| SAN JOSE, Calif. — Experts painted a stark picture of the state of verfication of reused semiconductor IP at the DVCon show here on Wednesday (March 3). |
The panel chaired by Cadence chief architect Ted Vucurevich also offered a variety of possible improvements. "We know that a typical 90-nm SoC design done from scratch is going to cost the design team $25 million," Vucurevich said. "There is growing agreement that 70 percent of that money will be spent on verification — not just functional verification, but verification in all of its aspects.
"Today, the only effective way to reduce the overall cost is design reuse. But what we don't know is how to deal with that 70 percent of the job, the verification, when it comes to verifying IP from an outside source. How are we to verify IP that we reuse?"
Iwashita of Fujitsu Laboratories, underlined the severity of the problem. "Today, past use is the only measure we have of IP quality," Iwashita lamented. "But it is not sufficient. The fact that the IP was made to work in one design is no proof that it will work in another."
Iwashita said the design community must progress from circumstantial evidence to formal descriptions of IP function and to accurate coverage metrics for verification. He went on to describe a program in which Fujitsu used documentation on interface IP to extract a formal, executable specification in the form of a finite state machine. This model was used to evaluate the IP, its documentation and the test bench provided with it.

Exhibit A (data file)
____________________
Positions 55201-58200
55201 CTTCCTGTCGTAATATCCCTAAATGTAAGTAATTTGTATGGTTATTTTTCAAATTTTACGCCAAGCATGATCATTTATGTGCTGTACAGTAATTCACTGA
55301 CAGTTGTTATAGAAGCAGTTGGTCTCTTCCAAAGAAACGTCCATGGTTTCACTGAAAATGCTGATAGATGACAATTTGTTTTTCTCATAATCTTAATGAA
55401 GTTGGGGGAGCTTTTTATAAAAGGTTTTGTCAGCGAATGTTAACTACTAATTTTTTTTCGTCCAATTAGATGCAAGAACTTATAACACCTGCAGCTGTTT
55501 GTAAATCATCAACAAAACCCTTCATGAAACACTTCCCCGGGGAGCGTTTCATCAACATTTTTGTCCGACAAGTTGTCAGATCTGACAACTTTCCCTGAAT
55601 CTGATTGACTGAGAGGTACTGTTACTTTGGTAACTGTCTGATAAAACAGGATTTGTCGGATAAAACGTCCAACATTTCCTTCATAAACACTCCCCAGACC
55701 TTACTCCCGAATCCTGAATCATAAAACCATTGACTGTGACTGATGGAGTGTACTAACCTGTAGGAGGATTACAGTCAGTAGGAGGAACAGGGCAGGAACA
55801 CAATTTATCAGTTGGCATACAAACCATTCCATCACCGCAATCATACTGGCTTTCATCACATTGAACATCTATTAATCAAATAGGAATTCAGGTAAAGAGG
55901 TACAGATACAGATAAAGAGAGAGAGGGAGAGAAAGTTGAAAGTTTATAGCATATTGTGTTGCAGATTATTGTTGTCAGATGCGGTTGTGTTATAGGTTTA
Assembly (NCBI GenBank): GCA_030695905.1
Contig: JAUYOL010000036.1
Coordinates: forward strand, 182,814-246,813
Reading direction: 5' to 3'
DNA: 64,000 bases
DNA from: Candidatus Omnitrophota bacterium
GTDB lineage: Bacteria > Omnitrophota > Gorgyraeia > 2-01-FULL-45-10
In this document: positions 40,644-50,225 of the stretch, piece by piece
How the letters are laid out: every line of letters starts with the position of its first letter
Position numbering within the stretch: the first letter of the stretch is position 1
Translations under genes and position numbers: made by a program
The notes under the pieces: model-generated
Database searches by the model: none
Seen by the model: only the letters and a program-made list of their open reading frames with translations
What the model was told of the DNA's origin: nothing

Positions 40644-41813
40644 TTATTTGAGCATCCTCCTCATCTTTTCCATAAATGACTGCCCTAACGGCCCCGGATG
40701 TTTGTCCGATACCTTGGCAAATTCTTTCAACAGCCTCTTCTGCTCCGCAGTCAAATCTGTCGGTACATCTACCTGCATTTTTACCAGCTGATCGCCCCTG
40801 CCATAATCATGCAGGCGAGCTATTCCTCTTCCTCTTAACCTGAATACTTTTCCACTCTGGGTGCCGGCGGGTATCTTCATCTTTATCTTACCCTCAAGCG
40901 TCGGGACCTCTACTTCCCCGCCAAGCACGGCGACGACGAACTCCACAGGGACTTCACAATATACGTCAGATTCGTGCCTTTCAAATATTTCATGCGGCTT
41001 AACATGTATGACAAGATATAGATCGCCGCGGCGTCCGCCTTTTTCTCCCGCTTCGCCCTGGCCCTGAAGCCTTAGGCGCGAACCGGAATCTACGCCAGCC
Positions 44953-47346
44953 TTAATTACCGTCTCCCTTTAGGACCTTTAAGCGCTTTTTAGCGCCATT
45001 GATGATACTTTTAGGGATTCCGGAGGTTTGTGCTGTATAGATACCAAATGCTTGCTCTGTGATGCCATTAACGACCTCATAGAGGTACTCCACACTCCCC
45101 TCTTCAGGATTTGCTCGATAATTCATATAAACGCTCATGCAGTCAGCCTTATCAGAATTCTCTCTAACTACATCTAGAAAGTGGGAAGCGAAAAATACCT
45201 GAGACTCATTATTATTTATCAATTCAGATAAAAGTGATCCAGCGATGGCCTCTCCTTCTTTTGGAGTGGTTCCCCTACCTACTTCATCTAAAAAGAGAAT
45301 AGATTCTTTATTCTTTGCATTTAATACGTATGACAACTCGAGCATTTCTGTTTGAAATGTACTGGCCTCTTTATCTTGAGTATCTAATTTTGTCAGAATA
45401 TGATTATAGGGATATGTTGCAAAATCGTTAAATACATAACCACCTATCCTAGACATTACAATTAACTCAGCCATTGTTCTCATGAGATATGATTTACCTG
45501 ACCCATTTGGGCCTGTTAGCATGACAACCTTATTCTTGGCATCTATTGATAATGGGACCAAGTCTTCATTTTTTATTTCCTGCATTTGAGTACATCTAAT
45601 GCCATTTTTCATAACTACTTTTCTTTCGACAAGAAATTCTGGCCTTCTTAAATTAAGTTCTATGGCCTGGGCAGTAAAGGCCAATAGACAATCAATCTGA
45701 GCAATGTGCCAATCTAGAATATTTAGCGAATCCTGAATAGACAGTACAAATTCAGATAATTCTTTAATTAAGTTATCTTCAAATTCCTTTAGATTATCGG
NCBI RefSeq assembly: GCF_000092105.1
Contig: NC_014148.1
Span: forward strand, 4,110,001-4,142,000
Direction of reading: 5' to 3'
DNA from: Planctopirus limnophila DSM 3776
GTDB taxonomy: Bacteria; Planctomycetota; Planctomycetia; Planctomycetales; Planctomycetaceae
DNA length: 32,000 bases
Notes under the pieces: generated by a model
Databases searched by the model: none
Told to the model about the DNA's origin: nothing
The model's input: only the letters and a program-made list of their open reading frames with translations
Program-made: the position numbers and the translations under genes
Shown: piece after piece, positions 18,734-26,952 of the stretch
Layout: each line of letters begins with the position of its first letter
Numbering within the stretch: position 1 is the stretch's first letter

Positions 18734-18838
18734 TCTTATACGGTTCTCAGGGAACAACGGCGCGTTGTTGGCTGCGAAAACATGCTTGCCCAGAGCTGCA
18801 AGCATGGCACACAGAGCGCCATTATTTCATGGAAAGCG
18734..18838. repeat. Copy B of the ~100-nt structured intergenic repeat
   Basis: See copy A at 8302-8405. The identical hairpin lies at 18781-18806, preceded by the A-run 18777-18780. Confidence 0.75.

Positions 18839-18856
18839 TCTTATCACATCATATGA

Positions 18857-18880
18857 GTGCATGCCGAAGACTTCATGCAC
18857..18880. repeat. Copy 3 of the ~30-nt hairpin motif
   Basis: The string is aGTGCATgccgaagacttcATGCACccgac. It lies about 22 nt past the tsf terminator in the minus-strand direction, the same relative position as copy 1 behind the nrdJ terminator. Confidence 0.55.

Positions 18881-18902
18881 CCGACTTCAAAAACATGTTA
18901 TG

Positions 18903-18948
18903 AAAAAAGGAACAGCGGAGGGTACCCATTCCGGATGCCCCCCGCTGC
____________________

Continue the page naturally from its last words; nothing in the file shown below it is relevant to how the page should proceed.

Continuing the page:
"We have found errors in important third-party IP. We have found errors in the documentation for the IP. And we have found that IP vendors' test benches can provide less than 50 percent test coverage,'' Iwashita said.
Bernard Deadman of Structured Design Verification Inc. said inter-block connections tend to be either via a standard bus protocol or a proprietary point-to-point link. "The most problematic links have been the latter, because they are proprietary and not always well documented," Deadman said. "But if you look at the standards for on-chip busses, you find that they are like quicksand: They look solid but they won't support weight."
Michael Beaver of iReady said several of its recent designs depended heavily on IP reuse. "Know your own features and constraints" as the starting point for both selecting and verifying IP, he said. Beaver suggested using the design features and constraints to construct a spreadsheet with evaluation and verification points, both to use as an evaluation guide and as a communications tool between the design team and the IP vendor.
Beaver also warned, "Today, most soft IP is not hard-coded, it is generated using your configuration input. The code that comes out is different for every configuration. That nullifies most of what we have achieved in defining IP quality metrics."
Bob Fredieu of Zaiq Technologies addressed the question of verification IP itself. "The market is not working well for verification IP," Fredieu said. "It is hard to find, hard to evaluate and most of it isn't very good."